According to sources in the industry, the regulator wrote a circular to the management of commercial banks, which stated that all bank employees are required to declare their assets.
A senior manager of a tier one lender, who asked not to be named, said the bank’s management had instructed that the asset declaration by employees would be done in phases with staff from the position of managers and above being the first to fill the forms, to be followed by junior employees. He said: “I have seen the forms, although I’m yet to fill them. But I will do so before Friday this week as we were given only a week to complete and submit them.”
Similarly, a middle level staff of another tier one bank confirmed that every employee, including cleaners, has been directed to fill and return the asset declaration forms. “I’m yet to collect my forms, but the management has said that everyone is expected to fill and return them. Even cleaners are not exempted. We don’t know the reason for the directive, but of course we have no choice but to comply. I suspect that it must be related to what is happening in the wider economy,” the bank official told New Telegraph.
A bank source familiar with the issue revealed that the asset declaration by bank employees was an initiative of the Independent Corrupt Practices and Other Related Offences Commission (ICPC). According to him, the CBN was only acting at the behest of the Commission. The source further disclosed that he doubted if many bank employees would be able to comply with the directive, as there were issues with the format of the asset declaration forms prepared by the ICPC.
According to the source, “The forms cannot be completed electronically and they are up to nine pages long. They also contain the names of some defunct banks. Besides, the ICPC had stated that the completed forms must get to it by June 30 and I don’t think any bank was able to meet that deadline.”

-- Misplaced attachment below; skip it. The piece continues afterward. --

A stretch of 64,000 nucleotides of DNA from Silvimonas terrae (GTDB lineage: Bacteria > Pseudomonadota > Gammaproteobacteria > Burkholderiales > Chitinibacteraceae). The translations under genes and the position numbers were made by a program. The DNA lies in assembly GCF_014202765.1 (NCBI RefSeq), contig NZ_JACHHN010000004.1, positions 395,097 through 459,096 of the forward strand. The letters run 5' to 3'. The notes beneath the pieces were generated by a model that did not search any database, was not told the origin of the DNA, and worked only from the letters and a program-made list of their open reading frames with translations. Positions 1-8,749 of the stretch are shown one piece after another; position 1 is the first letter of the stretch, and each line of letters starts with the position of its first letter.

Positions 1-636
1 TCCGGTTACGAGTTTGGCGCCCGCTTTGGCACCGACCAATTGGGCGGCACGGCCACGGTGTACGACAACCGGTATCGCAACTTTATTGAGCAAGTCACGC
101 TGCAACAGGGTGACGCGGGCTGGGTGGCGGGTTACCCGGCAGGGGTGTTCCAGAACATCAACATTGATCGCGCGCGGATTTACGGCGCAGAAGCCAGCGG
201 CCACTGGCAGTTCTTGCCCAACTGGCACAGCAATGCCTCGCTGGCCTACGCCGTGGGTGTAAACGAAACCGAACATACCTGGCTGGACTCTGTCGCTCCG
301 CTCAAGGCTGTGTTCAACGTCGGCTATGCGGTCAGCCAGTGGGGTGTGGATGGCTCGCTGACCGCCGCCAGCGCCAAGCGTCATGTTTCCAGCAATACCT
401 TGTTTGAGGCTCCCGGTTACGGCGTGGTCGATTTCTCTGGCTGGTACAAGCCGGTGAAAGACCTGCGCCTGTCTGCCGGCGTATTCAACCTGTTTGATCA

Commenting on concerns expressed in some quarters about whether it was legal for the Federal Government to mandate citizens working in the private sector to declare their assets, a legal practitioner, Mr. Patrick Halim, told New Telegraph that the action was backed by the Bank Employees Declaration of Assets Act, which was enacted in 1986, but incorporated under the laws of the Federation 2004.”
His words: “The provisions of the Act say that each bank’s management will compile the assets declaration forms filled by its staff and submit to either the President or Secretary of the Federation. So the law has been there, the government must have its reasons for wanting bank employees to comply with it at this time.”
Financial analysts believe that the directive is part of the Federal Government’s campaign to combat corruption and boost transparency in the public and private sectors. It will be recalled that the Nigeria Customs Service (NCS) had, last January, directed its personnel to make full disclosure of their assets.
A statement from the Customs Public Relations Officer, Wale Adeniyi, explained that the directive on assets declaration was in compliance with “The Bank Employees Declaration of Assets Act Cap B1 Laws of the Federation of Nigeria, 2004.”
“Though the Act provides for asset declaration by all bank employees, it also empowers the president to extend this application to other categories of persons,” he added. The Nigerian Army had also compelled soldiers to declare their assets. Just last week, the Inspector-General Police, Mr. Ibrahim Idris, declared that all police officers must declare their assets.